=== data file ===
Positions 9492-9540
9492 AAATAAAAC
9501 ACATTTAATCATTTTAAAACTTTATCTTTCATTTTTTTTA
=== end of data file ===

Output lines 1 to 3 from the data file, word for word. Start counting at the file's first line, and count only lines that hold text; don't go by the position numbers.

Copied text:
Positions 9492-9540
9492 AAATAAAAC
9501 ACATTTAATCATTTTAAAACTTTATCTTTCATTTTTTTTA